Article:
We have been meeting with an endocrinologist since Calleigh was about six months old.  Her first year she hardly gained wait and didn't grow much.  In December we went for testing to see if she is producing the growth hormone.  She passed the test but barely.  They measured four different levels and she failed three and passed one test by one point.  This would disqualify her from being considered for growth hormones being covered by insurance. 

We were told to come back in six months to evaluate her status again.  The only change we made in the past six months is to remove gluten from her diet.  We have been sticking to it and she has only had gluten a few times.  I don't know if it has anything to do with it but if growing is a side effect of being gluten free we will take it! 

Calleigh continues to make huge progress.  Her speech is coming along tremendously.  She is talking more and more.  She still gets frustrated when she can't come up with the words but is doing much  better finding her words.  We also started her in private speech therapy with a therapist who specializes in children with low tone facial muscles.  She has been pleased with her progress.  She still struggles with her balance and overall weakness of her muscles.  No one can seem to tell me why or how we can help her get better.  She receives PT and OT at school twice a week and we also have her in private OT with a therapists who specializes in spacial relation and sensory issues.   I have scheduled her for an evaluation with a therapist who specializes in Cuevas Medek Exercises.  A friend of mine takes her daughter to him and he has worked miracles!  No joke. 

Anyway, just wanted to update that my lil girlie is growing and we are so excited!

Sunday, April 14, 2013

Guest blogger

Cormac wanted to write something for the blog.  He decided to write about what he likes.  Here is what he typed.  (I copied and pasted it from a word document)

Things I like

by Cormac Lawrence

I like to play.

I like to have cochlear implants because I can’t hear without them.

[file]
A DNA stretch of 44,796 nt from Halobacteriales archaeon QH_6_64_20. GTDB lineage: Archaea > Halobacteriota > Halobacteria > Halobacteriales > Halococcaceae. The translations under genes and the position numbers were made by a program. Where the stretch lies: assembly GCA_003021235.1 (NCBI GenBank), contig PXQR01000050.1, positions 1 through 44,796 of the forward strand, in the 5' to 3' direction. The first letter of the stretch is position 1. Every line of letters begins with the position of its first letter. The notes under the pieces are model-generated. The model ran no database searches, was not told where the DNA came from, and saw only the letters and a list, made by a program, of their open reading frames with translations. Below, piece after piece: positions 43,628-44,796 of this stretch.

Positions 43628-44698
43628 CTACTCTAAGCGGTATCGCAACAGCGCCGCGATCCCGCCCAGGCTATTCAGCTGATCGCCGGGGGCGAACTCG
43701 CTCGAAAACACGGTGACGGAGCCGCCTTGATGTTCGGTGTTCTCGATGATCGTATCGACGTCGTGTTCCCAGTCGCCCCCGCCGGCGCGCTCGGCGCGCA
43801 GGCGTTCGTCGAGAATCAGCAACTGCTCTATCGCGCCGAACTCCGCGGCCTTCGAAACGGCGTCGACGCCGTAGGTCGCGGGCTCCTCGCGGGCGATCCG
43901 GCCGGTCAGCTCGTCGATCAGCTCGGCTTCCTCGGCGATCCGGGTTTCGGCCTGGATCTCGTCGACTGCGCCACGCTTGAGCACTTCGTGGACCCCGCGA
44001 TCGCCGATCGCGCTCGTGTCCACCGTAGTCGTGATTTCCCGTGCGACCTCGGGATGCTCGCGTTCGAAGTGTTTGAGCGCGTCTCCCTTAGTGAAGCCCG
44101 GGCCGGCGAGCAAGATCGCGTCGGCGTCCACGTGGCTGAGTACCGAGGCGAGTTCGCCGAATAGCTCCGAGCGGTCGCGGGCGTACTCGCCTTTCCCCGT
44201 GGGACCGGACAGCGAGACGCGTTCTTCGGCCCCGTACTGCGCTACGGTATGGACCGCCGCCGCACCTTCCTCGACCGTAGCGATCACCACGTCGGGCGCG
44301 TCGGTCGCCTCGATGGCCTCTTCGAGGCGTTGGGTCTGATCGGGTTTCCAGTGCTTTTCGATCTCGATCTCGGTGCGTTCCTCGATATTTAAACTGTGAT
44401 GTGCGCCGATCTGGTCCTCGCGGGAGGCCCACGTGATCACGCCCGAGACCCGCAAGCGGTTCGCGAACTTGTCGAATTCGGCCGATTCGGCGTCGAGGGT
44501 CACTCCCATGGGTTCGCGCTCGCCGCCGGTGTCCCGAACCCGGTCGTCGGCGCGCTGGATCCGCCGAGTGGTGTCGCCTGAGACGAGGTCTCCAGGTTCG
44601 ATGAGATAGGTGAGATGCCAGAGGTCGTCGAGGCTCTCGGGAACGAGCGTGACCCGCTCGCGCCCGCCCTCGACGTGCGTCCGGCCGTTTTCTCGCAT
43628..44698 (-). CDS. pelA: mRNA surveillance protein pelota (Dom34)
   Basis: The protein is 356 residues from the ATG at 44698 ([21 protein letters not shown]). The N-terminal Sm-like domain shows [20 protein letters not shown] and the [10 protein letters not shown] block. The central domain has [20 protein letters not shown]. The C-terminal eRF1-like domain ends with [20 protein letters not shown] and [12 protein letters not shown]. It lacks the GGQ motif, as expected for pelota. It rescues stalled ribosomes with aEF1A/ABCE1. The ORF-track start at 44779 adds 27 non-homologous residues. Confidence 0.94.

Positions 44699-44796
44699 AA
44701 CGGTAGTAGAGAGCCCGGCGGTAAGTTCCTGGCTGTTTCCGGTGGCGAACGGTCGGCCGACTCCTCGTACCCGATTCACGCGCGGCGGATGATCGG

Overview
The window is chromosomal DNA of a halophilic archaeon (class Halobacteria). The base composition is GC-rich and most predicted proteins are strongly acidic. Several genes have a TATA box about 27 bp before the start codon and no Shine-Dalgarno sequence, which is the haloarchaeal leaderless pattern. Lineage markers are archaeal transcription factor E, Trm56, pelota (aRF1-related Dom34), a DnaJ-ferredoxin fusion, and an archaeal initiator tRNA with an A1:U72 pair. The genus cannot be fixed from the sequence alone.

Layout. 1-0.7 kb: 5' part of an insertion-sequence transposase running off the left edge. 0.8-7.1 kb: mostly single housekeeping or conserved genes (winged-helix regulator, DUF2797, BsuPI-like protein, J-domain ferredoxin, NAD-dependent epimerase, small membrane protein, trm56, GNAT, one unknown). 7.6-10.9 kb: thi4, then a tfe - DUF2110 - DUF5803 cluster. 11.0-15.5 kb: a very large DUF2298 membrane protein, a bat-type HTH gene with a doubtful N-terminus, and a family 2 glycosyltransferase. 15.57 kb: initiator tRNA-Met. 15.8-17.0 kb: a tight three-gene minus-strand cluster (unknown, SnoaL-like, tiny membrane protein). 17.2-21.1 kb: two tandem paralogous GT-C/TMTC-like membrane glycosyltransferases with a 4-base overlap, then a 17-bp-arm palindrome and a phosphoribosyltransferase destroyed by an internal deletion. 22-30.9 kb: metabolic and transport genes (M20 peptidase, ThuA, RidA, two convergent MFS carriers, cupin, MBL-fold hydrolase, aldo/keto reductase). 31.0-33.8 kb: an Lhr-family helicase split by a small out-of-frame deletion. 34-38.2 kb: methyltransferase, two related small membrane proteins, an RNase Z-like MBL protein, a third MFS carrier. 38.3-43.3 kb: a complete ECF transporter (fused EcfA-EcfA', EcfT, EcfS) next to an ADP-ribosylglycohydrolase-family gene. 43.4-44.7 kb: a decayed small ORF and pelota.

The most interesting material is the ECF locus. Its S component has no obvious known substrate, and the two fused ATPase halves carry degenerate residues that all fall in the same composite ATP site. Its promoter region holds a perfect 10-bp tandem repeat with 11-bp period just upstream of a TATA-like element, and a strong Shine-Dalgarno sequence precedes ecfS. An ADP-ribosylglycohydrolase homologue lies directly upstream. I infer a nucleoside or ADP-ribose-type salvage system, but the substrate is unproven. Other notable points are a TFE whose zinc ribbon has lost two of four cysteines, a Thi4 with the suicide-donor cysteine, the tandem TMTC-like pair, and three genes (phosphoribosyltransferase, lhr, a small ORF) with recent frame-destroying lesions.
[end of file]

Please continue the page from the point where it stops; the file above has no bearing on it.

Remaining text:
I like to play games.

I Like to kiss my brothers and my sister.

I like Duke and Raven.

I like my sister.

I like to color.

I like school.

I like to play with my friend Christina at school.

I like the movie The Little Mermaid.

I like to go to the beach.

I like to play soccer.

I like to read.

I like to draw.

I like to make pictures of dolphins.

I like Shepard’s Pie.

I like to learn new things.

I like to learn about God.

I like to play baseball, soccer and lacrosse.
I like to dance.
I like to laugh.
I like to be silly.

I like my fuzzy blanket.



Friday, April 5, 2013

Three Minutes that changed our lives FOREVER...

11:41pm, 11:42pm and 11:43pm on April 6, 2006 are the three minutes that forever changed our lives in a way I never knew was possible.  Ciaran was born at 11:41, Colin 11:42 and Cormac 11:43pm. 

In some ways it seems like yesterday.  In other ways it feels like a lifetime ago.  The days can be long but the years are short.  I didn't know it was even possible to love anyone as much as I loved them the second I saw them.  I remember being so upset because I couldn't hold them.  They were quickly taken away within minutes of their birth.  I didn't get to even see them until about 1:30 in the morning when they wheeled me on a stretcher into the NICU. 

Overwhelming is an understatement.  They were so tiny.  Ciaran and Colin had lots of black hair all over (including their bodies.)  They were born before it normally comes off in utero.  Cormac was so well, white.  Everything about him was white almost translucent..  He had not a hair on his head and the fairest skin I had ever seen on a baby (until Calleigh was born LOL).  When Calleigh was born every nurse and doctor commented how they had never seen such a pale baby.  They kept thinking she needed a blood transfusion.  Once they saw the rest of the family they realized it was just her. :)

Their personalities have been the same since the day they were born.  Ciaran came out peeing from the womb.  Colin came out just kind of taking it all in and Cormac came out calm.  He looked "fat" compared to the other two because he was the shortest but weighed the most.  I have always said they looked like chickens when they were born.

  Cormac came home after 21 days and Ciaran and Colin came home after 28 days.  I am asked all the time what it was like to have three newborns.  Honestly, I know it sounds crazy but I seriously loved that time.  I am not saying it was easy by any means but I just loved loved loved it.  I knew somewhere in the fog of feeding three babies every 2 hours I would never get this time back.  Never get to see them so little again.  I just kinda knew I had to take it all in. 

To think seven years has is mind boggling.  I hope every day I take time to enjoy my kids.  I try not to let life get in the way if it is possible.  Sometimes it's hard to just stop and smell the roses.  I tell them every day I while I am so proud of the little men they are growing up to be I will always miss them as little boys and babies.  They promise me they will always be my babies and I know they mean it.  They on the other hand are so excited to grow up.  They look forward to getting bigger.

I know I can't stop time but I truly wish I could just freeze it for a while.  I hope I always get the hugs, cuddles and love they give me now.  I have always been told boys love their Mamas.

I want to write each boy a note he can read he is older to learn what he was like at 7.

My little Ciaran,